Summary: In order to be an effective Christian, we allow God to be our strength.
“How To Become An Effective Christian”
LET GOD BE YOUR STRENGTH!
This past summer during the baseball season, Ken Caminiti, a former All Star and National League MVP, came out publicly to admit that he used steroids during his playing career. Steroid use has been long suspected in baseball but people were shocked and outraged that Caminiti had cheated the game by using this illegal drug to give himself more strength. It’s been said that steroids can make an average player a good player, a good player a great player and a great player a Hall of Fame player.
Just like Ken Caminiti, we continually seek out ways to increase our strength. Weaknesses are to be hidden and ashamed of. We live in a world where only the strong survive. But the Bible tells us that God works through our weaknesses. II Corinthians 12:9-10, “But he said to me, ‘My grace is sufficient for you, for my power is made perfect in weakness.’ Therefore I will boast all the more gladly about my weaknesses, so that Christ’s power may rest on me…For when I am weak, then I am strong.”
Tonight, we conclude our message series out of II Timothy on “How To Become An Effective Christian” as we study II Timothy 4:9-22, “Do your best to come to me quickly, for Demas, because he loved this world, has deserted me and has gone to Thessalonica. Crescens has gone to Galatia, and Titus to Dalmatia. Only Luke is with me. Get Mark and bring him with you, because he is helpful to me in my ministry. I sent Tychicus to Ephesus. When you come, bring the cloak that I left with Carpus at Troas, and my scrolls, especially my parchments. Alexander the metalworker did me a great deal of harm. The Lord will repay him for what he as done. You too should be on your guard against him, because he strongly opposed our message. At my first defense, no one came to my support, but everyone deserted me. May it not be held against them. But the Lord stood by my side and gave me strength, so that through me the message might be fully proclaimed and all the Gentiles might hear it. And I was delivered from the lion’s mouth. The Lord will rescue me from every evil attack and will bring me safely to his heavenly kingdom. To him be glory for ever and ever, Amen. Greet Priscilla and Aquilla and the household of Onesiphorus. Erastus stayed in Corinth, and I left Trophimus sick in Miletus. Do your best to get here before winter. Eubulus greets you, and so do Pudens, Linus, Claudia and all the brothers. The Lord be with you spirit. Grace be with you.”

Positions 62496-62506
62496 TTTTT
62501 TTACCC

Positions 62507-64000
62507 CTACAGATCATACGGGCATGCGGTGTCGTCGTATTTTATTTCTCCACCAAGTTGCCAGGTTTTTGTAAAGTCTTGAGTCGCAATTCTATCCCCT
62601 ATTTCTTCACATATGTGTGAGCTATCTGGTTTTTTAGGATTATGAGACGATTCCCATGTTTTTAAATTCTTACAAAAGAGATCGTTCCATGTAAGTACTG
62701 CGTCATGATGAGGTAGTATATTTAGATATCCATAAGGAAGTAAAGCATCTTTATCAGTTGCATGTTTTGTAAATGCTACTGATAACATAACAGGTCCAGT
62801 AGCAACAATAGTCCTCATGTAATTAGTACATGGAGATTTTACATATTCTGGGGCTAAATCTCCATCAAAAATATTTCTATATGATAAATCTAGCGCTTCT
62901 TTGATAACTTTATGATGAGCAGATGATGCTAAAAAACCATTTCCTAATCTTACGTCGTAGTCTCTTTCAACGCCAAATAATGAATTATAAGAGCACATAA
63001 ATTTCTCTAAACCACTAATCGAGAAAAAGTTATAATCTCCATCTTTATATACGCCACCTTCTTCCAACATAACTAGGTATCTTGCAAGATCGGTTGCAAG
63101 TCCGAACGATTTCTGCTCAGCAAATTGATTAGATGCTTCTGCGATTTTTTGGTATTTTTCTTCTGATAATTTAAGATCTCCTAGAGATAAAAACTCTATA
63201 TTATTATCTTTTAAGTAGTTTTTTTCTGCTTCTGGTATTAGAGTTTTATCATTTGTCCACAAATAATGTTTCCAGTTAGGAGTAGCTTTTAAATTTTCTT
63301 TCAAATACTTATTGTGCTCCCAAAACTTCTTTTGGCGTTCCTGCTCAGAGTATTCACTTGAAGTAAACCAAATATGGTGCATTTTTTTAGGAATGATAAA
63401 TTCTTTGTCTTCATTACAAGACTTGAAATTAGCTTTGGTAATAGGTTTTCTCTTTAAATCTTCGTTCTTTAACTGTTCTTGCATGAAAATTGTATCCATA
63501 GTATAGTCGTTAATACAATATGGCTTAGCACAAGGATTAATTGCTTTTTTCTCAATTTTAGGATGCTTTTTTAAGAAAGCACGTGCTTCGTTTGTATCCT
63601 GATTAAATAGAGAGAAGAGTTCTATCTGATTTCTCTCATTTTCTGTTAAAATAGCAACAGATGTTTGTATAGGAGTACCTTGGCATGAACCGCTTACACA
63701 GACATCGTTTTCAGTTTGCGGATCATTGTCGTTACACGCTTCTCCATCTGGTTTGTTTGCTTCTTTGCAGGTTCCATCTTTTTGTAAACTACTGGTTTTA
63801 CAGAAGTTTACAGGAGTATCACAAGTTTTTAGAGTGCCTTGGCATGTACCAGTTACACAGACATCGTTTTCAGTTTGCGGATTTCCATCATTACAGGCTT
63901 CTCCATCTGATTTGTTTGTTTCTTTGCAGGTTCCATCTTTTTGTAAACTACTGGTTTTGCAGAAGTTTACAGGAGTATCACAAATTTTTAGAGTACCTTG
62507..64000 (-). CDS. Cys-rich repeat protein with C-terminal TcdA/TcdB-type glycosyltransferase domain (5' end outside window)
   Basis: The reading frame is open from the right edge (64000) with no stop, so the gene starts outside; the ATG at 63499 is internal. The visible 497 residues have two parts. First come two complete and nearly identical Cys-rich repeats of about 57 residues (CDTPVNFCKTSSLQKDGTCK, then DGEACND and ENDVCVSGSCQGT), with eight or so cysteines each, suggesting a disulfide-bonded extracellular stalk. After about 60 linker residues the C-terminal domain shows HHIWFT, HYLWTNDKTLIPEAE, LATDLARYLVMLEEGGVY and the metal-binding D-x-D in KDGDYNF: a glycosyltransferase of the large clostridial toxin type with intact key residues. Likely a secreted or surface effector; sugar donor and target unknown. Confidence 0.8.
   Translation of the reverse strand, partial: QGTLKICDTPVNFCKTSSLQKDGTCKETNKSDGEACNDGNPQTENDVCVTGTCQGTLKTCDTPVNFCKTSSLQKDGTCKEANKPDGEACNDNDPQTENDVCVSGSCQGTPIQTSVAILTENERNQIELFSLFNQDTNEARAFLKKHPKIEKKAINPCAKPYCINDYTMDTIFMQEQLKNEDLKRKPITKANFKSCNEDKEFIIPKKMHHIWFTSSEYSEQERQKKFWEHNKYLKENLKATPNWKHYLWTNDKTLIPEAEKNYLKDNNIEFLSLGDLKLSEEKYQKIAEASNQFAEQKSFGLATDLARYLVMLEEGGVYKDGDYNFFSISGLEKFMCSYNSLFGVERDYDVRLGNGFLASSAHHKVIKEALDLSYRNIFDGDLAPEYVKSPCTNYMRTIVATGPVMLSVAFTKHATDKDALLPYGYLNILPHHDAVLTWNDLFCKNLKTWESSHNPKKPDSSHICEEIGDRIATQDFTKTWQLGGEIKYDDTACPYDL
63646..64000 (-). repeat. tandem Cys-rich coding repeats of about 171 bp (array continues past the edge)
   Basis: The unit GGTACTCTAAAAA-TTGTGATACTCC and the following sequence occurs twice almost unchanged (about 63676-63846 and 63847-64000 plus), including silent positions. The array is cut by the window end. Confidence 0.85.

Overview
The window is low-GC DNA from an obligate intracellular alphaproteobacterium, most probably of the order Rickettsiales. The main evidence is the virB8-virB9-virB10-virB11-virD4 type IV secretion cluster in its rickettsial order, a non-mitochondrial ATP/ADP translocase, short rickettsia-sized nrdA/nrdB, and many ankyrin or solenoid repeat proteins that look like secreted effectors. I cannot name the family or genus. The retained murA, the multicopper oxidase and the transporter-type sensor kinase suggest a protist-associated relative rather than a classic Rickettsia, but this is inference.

This final section of Paul’s letter to Timothy offers some specific instructions as well as some final pieces of advice that Paul is passing on to Timothy. Paul’s main objective is for Timothy to learn that he must allow God to be his strength. His effectiveness as a Christian leader depended on it as does your effectiveness as a Christian. We must allow God to strengthen us if we are to effective in His service.
Let’s begin by seeing the reasons Paul gives for...
I. THE NEED FOR STRENGTH.
There are many different occasions when we will have a need for strength, whether it be physical, mental or emotional. We need strength to accomplish a specific task. We need strength to overcome an addiction. We need strength to cope with the death of a loved one. Paul mentions two occasions:
A. Friends desert you.
Friends play a vital role in making up our lives. They make our lives more enjoyable and exciting. The wealthy, eccentric Howard Hughes, at the time had a wealth amassed of over four billion dollars said, “I’d give it all for one good friend.”
Because of deeply personal our friendships become, it is excruciating when our friends turn their backs on us and become no longer our friends. This is what has happened to Paul. II Timothy 4:9-10, “Do your best to come to me quickly, for Demas, because he loved this world, has deserted me and has gone to Thessalonica. Crescens has gone to Galatia, and Titus to Dalmatia.” He goes on further to write in II Timothy 4:16, “At my first defense, no one came to my support, but everyone deserted me.”
As his UCLA football team suffered through a poor season in the early 1970’s, head coach Pepper Rodgers came under intense criticism and pressure from alumni and fans. Things got so bad, he remembers that friends became hard to find. “My dog was my only true friend,” Rodgers said of that year. “I told my wife that every man needs at least two good friends- and she bought me another dog.”